## Tesi etd-06032018-181313 |

Tipo di tesi

Tesi di laurea magistrale

Autore

ABIUSO, PAOLO

URN

etd-06032018-181313

Titolo

Quantum Thermodynamics: control and non-Markovianity

Struttura

FISICA

Corso di studi

FISICA

Commissione

**relatore**Prof. Giovannetti, Vittorio

Parole chiave

- quantum thermodynamics
- quantum information
- Markovianity
- thermal machines

Data inizio appello

25/06/2018;

Consultabilità

completa

Riassunto analitico

This Master’s Degree thesis is located in the field of Quantum Thermodynamics and its links with Information Theory.

The starting purpose of the work is to study how memory effects (non-Markovian dynamics) can affect the thermodynamic performances of a quantum system. Incidentally we work out an optimal control theory for a class of simple thermal machinesperforming Carnot cycles.

The mathematical treatment is based on tools from Open Quantum System Dynamics (OQS): evolution is described, under the most general physical assumptions, by means of Completely Positive Trace-preserving linear maps, acting on the density matrix of the system under consideration. We stand by the standard approach which mathematically identifies the Markovian character of a quantum process with its CP-divisibility. Under this assumption a standard form can be derived for the Master equation generating the evolution, that is the Gorini-Kossakowski-Sudarshan-Lindblad form.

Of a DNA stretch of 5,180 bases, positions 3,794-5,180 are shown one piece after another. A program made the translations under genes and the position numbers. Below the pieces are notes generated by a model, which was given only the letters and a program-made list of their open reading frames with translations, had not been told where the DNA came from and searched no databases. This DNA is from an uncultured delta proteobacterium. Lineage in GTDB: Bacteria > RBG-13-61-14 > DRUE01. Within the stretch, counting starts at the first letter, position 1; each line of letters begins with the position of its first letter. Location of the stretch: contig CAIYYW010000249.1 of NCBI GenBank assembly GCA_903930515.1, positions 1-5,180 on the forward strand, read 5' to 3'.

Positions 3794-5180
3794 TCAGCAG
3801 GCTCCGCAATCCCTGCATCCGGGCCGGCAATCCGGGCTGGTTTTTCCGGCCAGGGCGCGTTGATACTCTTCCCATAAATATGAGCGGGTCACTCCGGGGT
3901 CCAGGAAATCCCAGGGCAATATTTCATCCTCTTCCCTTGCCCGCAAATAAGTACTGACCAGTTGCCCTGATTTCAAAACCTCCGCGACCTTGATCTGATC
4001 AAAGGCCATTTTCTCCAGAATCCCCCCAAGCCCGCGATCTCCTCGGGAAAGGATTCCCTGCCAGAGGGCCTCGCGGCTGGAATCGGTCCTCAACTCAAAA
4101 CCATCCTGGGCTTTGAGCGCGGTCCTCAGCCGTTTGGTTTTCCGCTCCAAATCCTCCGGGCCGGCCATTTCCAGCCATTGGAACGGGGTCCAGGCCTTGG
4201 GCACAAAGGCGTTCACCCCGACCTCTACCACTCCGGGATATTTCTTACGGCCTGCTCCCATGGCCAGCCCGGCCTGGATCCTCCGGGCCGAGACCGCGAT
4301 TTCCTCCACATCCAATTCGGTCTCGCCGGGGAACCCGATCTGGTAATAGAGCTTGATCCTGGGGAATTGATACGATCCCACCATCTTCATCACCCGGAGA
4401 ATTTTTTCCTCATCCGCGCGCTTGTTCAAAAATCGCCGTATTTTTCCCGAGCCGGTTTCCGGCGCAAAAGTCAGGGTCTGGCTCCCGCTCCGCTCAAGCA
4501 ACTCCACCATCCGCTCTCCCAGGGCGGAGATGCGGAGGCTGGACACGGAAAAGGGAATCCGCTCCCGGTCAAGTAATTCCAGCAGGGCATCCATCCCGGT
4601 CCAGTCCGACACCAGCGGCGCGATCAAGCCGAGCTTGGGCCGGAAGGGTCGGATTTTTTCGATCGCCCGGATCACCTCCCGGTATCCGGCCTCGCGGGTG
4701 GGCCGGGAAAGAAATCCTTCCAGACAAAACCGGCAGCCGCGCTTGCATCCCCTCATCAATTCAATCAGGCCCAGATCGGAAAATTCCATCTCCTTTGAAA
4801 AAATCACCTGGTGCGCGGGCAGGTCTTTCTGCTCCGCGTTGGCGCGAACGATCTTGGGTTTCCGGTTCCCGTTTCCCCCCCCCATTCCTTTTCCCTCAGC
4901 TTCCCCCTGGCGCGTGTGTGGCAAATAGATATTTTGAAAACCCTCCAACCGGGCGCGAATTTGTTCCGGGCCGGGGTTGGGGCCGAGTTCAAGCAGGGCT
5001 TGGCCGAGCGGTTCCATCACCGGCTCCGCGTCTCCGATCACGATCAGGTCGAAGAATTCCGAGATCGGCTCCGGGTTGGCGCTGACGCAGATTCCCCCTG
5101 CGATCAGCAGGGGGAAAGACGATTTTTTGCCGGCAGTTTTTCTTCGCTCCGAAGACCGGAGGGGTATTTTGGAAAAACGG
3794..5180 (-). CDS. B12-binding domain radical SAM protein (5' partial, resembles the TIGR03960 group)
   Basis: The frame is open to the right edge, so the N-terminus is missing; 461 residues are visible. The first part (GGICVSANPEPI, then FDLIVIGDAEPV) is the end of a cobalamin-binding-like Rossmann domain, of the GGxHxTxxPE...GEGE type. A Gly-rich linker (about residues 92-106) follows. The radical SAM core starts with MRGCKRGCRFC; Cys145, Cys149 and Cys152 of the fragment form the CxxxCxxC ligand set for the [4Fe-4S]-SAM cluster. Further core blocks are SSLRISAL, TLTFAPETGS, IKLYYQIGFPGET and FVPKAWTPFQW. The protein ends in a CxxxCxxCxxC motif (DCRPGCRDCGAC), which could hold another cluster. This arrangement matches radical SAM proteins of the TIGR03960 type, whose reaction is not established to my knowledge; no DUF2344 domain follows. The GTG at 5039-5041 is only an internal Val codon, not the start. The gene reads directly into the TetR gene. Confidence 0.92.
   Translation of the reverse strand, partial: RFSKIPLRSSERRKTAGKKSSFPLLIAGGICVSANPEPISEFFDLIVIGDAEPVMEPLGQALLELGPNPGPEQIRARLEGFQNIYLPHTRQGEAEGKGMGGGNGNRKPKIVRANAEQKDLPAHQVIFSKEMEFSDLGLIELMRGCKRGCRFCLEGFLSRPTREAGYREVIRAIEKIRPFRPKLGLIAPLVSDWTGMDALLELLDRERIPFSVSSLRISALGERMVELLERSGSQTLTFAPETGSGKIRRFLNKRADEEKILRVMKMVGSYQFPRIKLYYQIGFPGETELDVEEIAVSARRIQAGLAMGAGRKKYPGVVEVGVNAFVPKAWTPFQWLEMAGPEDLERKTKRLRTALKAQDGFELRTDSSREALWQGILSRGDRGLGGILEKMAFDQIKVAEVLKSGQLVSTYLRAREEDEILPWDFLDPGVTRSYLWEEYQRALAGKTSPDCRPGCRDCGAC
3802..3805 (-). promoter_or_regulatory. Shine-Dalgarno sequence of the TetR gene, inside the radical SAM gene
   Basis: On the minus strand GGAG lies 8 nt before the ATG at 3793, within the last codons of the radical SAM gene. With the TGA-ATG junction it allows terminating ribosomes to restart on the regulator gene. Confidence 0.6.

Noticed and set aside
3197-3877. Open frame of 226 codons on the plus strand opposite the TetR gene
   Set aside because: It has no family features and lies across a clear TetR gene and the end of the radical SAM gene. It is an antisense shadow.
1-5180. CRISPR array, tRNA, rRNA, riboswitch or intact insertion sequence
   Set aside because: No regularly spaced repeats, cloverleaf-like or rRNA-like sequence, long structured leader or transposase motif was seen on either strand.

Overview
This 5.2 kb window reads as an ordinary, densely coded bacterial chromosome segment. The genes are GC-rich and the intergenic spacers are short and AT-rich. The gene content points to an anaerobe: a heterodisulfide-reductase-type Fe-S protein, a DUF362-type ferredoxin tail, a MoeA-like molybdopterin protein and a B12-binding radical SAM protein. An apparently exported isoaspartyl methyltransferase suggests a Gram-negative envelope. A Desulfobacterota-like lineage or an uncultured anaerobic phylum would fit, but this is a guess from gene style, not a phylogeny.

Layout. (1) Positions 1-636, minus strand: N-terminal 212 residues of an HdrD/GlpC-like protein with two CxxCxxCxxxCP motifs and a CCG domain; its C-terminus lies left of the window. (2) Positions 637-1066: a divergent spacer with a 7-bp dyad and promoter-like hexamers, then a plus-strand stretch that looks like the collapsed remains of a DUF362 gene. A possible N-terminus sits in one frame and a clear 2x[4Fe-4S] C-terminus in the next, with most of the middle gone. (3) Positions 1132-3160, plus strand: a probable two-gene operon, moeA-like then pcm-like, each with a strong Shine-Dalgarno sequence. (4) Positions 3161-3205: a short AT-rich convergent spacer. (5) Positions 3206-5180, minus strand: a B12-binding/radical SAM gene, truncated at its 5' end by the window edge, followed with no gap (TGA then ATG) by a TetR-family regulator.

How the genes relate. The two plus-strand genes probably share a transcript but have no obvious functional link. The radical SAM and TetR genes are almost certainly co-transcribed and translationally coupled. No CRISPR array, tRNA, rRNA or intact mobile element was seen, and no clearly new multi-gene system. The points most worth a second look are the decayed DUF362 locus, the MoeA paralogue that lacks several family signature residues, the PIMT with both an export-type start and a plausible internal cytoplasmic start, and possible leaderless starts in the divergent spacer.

Based especially on OQS, our study of Quantum Thermodynamics focuses on the analysis of the performance of thermal engines. In this framework thermalisation effects induced by the interaction with a thermal reservoir will be modelled with Master Equations having the Gibbs state as the only stationary state. To simulate sensible restraints on the system, it will be also assumed external control on dynamical parameters such as the coupling constant to the thermal baths, as well as the local Hamiltonian of the system. Once defined the basic thermodynamic quantities and potentials, we review the main quantum thermodynamic cycles, i.e. the Quantum Carnot Cycle and the Quantum Otto Cycle. In the above setting we develop an optimal control theory for simple quantum engines such as qubits in a wide class of dynamical models. For this kind of study it is necessary to depart from the idealizations of quasistatic processes and analyse Finite Time Thermodynamics (FTT), which we study using a perturbative technique for the study of slowly controlled open quantum systems, called Slow-Driving approximation (S-D). The perturbative solution is very useful for it neglects initial conditions and it is relatively simple to compute, hence we employ it to detect the optimal working points of quantum thermal machines. For the paradigmatic case of a quantum Carnot cycle we find that it is possible to pinpoint three main features which determine, in the S-D scheme, the thermodynamic performance: